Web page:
also Wooden Shjips projectionist, in San Francisco in 2009 “as<br />

an attempt to compress the rock band format down to just two<br />

people”. It is a format influenced by the likes of Suicide, Cluster,<br />

Silver Apples and Royal Trux, taking a very minimalist approach to<br />

recording and performance, which also allows for an easy set-up<br />

to tour. They have, however, added a touring drummer in the last<br />

few weeks. The group prefer to be described as a rock ‘n’ roll band,<br />

rather than psychedelic, as Ripley explains, “I don’t think you can<br />

use that tag generally, it’s more of a personal thing, depending<br />

on the listener. I find a lot of hip hop and jazz to be psychedelic,<br />

and most so-called psychedelic rock very straight. Not that there’s<br />

anything wrong with that.”<br />

At the beginning of this year Mojo magazine featured a covermount<br />

CD entitled “Echoes: A Compendium of Modern Psychedelia”,<br />

which suggested that “away from the glare of the mainstream,<br />

the last decade has seen the dawning of a new era of psychedelic<br />

music.” However, with the influx of neu ‘psych’ bands and the<br />

success of the likes of Tame Impala does this mean psychedelia<br />

is having a global<br />

renaissance moment?<br />

Ripley<br />

responds:<br />

“Everyone’s<br />

been<br />

telling me that on<br />

this tour. I’m not sure<br />

I buy it”, so I follow<br />

up the question<br />

with another: when<br />

Clinic toured America<br />

earlier this year<br />

they said it’s all<br />

gone psych rock in<br />

America right now<br />

- is that the case<br />

in other countries<br />

he’s played? “I<br />

haven’t<br />

noticed<br />

that in the US, or<br />

anywhere really,<br />

but it’s been the<br />

topic du jour<br />

in<br />

interviews<br />

in Europe this<br />

summer.”<br />

For White Hills’<br />

Dave W “Psychedelic is<br />

music that is disorientating,<br />

visceral, and visual. The key to this<br />

definition is disorientating, like what a<br />

psychedelic trip is.” So I ask Ripley, can drugs make<br />

the difference? “Certainly for some people. Yes. I guess you<br />

can’t ignore that but I think there’s ultimately a place beyond the<br />

drug experience. ‘Other planes of there’, as Sun Ra put it.”<br />

Psychedelic music today seems to encompass a diverse area<br />

from the experimental electronic music of Black Dice to<br />

the indie rock of Toy and all in-between. Can this be a<br />

healthy approach to labelling music? “I just think<br />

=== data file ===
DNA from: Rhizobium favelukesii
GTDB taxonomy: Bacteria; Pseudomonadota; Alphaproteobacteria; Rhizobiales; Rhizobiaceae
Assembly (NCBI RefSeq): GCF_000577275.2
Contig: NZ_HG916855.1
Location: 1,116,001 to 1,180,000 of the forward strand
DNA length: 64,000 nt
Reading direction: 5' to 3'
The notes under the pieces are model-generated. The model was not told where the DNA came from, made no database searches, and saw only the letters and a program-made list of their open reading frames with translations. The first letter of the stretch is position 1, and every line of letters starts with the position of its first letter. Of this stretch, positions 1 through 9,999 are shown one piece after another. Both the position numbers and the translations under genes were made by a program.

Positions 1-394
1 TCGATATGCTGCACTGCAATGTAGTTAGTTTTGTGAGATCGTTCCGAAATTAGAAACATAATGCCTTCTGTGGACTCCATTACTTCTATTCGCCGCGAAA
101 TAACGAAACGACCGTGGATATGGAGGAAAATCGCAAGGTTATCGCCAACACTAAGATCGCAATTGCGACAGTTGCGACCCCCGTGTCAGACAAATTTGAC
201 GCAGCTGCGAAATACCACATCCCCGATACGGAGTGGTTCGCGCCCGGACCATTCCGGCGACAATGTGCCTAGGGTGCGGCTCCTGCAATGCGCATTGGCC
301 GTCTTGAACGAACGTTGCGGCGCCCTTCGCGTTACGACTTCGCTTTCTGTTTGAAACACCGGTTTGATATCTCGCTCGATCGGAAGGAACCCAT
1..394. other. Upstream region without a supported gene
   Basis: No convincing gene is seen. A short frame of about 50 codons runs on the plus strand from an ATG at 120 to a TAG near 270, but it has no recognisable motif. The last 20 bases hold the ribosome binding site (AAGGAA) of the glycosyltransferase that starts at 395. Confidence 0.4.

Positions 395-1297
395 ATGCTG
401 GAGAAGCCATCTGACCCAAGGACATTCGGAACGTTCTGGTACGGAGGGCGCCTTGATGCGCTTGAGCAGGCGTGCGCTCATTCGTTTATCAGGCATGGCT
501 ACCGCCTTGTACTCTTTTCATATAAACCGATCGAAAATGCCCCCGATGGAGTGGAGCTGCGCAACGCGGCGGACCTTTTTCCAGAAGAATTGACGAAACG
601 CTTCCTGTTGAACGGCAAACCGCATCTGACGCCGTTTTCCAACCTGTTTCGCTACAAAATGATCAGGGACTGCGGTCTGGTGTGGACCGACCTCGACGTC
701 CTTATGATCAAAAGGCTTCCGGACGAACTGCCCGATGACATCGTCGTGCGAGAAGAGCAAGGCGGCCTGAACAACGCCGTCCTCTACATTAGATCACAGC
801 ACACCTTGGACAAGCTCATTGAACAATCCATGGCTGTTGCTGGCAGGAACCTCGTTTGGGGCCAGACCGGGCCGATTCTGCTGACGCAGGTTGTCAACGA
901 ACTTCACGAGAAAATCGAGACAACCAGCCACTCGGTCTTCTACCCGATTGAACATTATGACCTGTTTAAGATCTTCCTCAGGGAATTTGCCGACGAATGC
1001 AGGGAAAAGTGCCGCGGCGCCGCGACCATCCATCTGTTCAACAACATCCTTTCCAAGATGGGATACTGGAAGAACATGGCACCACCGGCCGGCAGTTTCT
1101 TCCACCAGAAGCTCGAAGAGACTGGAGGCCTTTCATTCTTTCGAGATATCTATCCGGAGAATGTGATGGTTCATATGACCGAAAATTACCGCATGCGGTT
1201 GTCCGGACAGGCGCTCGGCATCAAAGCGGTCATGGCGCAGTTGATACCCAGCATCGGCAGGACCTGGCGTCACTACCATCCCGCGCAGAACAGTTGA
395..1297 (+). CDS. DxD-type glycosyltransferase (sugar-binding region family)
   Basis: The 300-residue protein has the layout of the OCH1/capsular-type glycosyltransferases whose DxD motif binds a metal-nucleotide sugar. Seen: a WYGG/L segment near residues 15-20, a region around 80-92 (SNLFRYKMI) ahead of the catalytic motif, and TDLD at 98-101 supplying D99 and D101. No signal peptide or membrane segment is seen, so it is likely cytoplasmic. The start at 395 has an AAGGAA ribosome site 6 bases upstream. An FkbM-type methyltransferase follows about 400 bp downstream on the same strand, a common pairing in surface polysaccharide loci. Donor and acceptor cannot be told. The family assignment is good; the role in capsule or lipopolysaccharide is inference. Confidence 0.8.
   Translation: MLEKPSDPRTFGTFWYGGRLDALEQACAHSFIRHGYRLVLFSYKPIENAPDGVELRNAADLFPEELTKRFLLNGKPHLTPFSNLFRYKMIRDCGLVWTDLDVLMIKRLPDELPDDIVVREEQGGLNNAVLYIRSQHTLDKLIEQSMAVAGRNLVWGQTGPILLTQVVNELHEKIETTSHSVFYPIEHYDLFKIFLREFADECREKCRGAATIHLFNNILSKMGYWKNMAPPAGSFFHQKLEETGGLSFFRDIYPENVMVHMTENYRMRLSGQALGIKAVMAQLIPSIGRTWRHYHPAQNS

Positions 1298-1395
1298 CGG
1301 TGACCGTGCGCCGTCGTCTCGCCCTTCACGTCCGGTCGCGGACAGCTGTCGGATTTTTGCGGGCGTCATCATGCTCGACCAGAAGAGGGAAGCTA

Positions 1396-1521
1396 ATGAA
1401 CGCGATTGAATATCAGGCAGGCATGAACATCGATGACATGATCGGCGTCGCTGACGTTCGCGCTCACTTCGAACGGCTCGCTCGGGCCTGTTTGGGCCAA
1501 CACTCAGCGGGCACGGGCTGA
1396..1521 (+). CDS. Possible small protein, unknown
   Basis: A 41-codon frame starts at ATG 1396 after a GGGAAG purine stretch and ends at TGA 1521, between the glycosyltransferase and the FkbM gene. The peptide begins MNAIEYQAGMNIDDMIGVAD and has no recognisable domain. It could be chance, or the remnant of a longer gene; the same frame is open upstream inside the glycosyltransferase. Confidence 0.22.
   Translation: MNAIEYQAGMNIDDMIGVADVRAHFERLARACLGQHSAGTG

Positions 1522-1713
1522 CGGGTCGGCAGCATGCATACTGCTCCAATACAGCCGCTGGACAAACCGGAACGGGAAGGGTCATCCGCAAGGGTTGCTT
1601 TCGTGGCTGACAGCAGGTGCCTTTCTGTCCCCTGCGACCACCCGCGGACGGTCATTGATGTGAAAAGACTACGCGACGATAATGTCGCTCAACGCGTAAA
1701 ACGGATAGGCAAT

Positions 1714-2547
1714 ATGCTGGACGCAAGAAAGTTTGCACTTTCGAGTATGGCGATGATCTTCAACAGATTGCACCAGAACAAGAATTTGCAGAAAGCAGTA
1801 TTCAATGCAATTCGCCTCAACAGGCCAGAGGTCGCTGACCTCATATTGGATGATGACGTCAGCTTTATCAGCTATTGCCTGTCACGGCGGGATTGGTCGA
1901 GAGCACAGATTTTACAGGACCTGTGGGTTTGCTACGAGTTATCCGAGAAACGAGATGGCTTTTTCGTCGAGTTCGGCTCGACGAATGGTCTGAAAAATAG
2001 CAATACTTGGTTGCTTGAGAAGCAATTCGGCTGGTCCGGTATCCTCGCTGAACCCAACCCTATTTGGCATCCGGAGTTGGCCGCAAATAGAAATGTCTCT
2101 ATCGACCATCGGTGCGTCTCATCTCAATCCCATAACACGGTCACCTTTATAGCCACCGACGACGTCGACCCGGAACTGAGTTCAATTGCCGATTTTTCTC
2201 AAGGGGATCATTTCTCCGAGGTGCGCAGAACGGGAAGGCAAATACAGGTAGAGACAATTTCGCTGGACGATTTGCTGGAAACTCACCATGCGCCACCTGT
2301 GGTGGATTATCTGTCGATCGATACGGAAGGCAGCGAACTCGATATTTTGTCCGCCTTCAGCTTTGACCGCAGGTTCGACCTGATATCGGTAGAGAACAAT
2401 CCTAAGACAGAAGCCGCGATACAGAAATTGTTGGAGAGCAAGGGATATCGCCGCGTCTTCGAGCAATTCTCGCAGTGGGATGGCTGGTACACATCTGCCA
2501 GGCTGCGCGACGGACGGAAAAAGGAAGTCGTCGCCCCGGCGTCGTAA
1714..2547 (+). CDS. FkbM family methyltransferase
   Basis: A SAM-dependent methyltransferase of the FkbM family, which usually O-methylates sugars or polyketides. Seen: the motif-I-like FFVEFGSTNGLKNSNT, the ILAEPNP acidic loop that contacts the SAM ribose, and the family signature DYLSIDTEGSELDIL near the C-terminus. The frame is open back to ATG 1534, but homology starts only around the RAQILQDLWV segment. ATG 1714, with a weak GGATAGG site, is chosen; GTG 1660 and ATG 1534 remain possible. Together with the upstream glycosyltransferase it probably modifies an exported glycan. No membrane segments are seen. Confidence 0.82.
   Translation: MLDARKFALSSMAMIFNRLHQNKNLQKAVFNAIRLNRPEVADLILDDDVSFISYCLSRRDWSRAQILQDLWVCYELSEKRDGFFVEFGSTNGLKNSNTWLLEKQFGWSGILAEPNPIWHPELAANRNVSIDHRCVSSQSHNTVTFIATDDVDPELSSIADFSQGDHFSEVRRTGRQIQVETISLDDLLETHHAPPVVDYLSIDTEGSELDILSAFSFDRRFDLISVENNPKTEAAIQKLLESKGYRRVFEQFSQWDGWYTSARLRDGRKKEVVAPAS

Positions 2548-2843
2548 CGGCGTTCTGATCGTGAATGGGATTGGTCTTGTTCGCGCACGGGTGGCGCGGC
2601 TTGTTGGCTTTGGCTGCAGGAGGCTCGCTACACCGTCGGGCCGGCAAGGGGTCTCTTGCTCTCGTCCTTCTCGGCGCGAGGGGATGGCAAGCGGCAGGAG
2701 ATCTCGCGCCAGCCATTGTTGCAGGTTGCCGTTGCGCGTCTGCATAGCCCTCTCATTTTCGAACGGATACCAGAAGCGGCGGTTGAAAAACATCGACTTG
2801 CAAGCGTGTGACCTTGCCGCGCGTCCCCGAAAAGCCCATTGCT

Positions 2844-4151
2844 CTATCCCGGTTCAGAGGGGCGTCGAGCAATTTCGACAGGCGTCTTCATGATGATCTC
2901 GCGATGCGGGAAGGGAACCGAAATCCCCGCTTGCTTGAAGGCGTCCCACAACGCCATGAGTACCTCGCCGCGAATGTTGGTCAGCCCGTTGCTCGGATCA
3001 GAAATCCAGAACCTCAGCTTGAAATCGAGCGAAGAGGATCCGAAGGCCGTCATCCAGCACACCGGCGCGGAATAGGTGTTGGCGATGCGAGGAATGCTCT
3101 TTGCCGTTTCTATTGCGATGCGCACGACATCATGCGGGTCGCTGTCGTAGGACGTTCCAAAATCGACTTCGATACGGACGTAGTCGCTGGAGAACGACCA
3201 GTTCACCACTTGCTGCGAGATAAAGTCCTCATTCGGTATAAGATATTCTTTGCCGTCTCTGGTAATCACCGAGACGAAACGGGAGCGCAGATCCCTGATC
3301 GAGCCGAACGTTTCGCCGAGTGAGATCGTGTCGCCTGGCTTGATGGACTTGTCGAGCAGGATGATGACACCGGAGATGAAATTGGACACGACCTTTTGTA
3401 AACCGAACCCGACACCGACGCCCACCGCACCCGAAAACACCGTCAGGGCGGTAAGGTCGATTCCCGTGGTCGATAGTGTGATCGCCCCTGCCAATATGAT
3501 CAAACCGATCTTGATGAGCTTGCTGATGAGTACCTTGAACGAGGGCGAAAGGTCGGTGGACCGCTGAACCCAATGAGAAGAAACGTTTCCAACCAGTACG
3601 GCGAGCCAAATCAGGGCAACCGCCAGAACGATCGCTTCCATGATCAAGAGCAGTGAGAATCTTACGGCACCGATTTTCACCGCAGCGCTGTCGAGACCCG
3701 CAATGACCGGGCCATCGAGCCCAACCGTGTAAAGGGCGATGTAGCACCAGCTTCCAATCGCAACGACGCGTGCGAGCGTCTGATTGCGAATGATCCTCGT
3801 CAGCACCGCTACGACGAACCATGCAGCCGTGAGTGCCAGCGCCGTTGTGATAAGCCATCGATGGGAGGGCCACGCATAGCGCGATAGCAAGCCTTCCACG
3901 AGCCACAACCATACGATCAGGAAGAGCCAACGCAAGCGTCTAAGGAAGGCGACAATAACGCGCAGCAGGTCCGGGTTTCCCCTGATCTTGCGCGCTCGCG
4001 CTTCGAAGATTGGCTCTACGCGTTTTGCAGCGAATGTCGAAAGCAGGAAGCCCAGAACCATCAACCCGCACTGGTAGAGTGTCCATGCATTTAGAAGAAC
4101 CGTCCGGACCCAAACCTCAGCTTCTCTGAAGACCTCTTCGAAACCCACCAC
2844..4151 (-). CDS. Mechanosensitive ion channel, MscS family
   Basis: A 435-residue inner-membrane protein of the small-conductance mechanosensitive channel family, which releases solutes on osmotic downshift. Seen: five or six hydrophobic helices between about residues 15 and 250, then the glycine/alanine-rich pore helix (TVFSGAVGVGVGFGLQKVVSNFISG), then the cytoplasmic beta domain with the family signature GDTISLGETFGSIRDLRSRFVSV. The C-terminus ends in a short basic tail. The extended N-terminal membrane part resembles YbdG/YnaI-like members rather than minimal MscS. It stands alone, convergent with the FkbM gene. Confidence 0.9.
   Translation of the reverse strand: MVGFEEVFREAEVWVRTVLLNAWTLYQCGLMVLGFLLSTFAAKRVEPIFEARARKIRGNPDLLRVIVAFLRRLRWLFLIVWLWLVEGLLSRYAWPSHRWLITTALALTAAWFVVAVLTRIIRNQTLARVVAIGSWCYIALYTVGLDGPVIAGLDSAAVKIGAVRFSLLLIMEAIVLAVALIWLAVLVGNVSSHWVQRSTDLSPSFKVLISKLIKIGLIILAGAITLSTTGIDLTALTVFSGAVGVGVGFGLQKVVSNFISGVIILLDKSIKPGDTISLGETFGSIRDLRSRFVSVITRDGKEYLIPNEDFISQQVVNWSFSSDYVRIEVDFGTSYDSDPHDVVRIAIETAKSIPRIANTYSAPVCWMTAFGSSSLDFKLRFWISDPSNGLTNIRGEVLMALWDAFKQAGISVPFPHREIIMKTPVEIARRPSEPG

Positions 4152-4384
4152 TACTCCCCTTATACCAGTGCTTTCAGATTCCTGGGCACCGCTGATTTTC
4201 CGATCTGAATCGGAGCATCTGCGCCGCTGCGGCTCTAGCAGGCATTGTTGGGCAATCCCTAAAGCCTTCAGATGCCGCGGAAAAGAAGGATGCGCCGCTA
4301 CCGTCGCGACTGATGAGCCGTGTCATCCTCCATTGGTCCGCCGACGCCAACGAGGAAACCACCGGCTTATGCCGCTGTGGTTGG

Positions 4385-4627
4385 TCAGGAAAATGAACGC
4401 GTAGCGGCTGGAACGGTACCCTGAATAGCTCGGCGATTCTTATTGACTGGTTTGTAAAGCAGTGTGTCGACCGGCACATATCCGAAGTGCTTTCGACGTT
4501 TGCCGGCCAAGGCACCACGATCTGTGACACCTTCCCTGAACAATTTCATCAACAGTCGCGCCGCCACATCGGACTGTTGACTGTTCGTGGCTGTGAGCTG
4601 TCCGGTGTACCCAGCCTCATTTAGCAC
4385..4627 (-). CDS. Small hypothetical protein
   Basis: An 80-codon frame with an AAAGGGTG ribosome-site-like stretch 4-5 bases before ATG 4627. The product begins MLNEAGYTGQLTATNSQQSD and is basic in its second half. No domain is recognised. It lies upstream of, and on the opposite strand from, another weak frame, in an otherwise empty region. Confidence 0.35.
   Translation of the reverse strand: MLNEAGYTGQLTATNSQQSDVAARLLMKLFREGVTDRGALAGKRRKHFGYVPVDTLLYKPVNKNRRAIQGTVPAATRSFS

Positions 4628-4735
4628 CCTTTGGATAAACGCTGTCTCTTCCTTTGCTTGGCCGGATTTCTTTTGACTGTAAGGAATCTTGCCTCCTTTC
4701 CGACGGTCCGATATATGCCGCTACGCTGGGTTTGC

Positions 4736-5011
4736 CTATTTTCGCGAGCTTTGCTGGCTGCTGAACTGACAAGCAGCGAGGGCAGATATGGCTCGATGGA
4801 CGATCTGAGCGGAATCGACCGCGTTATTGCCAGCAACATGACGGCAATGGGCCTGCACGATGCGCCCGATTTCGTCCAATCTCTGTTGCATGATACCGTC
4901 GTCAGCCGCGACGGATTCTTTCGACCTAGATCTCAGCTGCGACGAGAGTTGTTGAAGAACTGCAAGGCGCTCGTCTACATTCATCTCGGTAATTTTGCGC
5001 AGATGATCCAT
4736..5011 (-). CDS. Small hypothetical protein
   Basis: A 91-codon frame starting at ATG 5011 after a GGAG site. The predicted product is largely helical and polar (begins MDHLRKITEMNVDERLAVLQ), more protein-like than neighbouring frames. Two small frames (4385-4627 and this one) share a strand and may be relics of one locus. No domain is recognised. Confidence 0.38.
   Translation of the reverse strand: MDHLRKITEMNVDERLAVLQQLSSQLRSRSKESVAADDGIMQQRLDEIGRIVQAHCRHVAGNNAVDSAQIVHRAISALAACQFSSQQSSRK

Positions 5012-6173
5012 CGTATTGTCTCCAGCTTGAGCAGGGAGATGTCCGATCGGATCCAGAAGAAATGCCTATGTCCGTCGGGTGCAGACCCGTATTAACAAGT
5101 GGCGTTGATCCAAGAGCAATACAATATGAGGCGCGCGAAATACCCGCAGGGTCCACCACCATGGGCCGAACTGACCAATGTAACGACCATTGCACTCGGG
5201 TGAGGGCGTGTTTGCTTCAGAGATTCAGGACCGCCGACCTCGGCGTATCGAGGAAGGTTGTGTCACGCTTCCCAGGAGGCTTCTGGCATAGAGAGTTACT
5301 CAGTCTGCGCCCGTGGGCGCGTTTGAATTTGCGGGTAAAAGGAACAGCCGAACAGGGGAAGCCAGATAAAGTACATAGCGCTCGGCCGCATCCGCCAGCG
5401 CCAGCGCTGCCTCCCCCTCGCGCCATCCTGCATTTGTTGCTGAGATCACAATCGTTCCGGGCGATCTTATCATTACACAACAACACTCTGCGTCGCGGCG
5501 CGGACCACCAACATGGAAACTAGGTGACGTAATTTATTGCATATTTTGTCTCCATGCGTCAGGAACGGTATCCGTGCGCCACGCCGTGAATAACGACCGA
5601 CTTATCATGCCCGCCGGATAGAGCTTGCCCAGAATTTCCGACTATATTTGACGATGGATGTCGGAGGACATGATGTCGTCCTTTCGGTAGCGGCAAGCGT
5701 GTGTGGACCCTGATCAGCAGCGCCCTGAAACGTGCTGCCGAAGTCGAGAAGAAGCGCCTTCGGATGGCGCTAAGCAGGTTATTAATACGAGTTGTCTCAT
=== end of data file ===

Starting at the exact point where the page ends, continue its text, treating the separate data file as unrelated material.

it’s not helpful.” Ripley explains. “’Psychedelic’<br />

is more of an experience, not a genre,<br />

and you may have a psychedelic<br />

experience listening to Bach or<br />

Shabbazz Palaces or Miles Davis. I<br />

understand why it’s done, of course.<br />

But the danger is that it becomes<br />

codified, like ‘Stoner Rock’, and then<br />

it becomes boring with all the bands<br />

sounding the same. That would be<br />

unfortunate.”<br />

In this resurgence of all things<br />

‘psychedelic’ will the bands involved<br />

have a lasting impact? Is it copying or<br />

are they offering something new? Or<br />

is it just articulated differently? Ripley<br />

ventures that “Nothing is ever really new,<br />

but that’s OK. Everything’s interconnected. I<br />

don’t know about leading figures but I have my<br />

favourites. Lots of them actually: Sun Araw, Cave, Psychic<br />

Ills, Herbcraft, Blues Control, Peaking Lights, Umberto, and on<br />

and on.” There seem to be places far and wide springing up with<br />

their own psych-rock scenes, but with a unique takes on what<br />

constitutes ‘psychedelic rock’. Just like Argentina in the late 1960s<br />

with Os Mutantes or Zambia in the 1970s with ‘badass rock’ bands<br />

like Witch. Ripley says “I absolutely love the Zamrock.” Check<br />

Föllakzoid from Santiago, Chile, signed to the über-hip Scared<br />

Bones imprint and incorporate kraut/psych/space/drone rock.<br />

There are Psych festivals popping up all over the world:<br />

Austin, Tokyo, Los Angeles, Cincinnati, London, Aarhus, Bolton,<br />

Glasgow, and of course Liverpool’s very own. Is this a part of<br />

the global psychedelic renaissance? “My best guess is that the<br />

success of the Austin Psych Fest has inspired other people to<br />

give it a go. And why not?” Ripley started his own ‘psych fest’<br />

Frisco Freak-out in 2009 where people would be encouraged to<br />

bring food to give to the homeless community, which seemed<br />

to have a conscience more in line with ethical ideals than the<br />

typical rock festival. “Our goal was to not end up with any<br />

money, so we gave it away up front. But if you’re putting on a<br />

fun, peaceful event, it’s got be a good thing for the bands, the<br />

fans, the community - profit or not.”<br />

Even metal behemoths Metallica seem to being getting in on<br />

the psychedelic trip, recording with early exponent Lou Reed on<br />

the ill-advised Lulu album and more importantly asking Wooden<br />

Shjips to play a festival they curated. As Ripley explains “The<br />

Metallica fest was interesting. It was in a field outside of Atlantic<br />

City, so not the most charming locale. But it had the swankiest<br />

backstage area I’ve ever seen. Unfortunately, we didn’t get to<br />

meet any of the band, though I did see James Hetfield drive by<br />

on a golf cart.” Maybe not the most shining example of a global<br />

psychedelic renaissance but indicative of the fact that even rock’s<br />

most dysfunctional band see its significance.<br />

So, are we witnessing a global psychedelic renaissance right<br />

now? I’m not so sure. What we are seeing are more bands coming<br />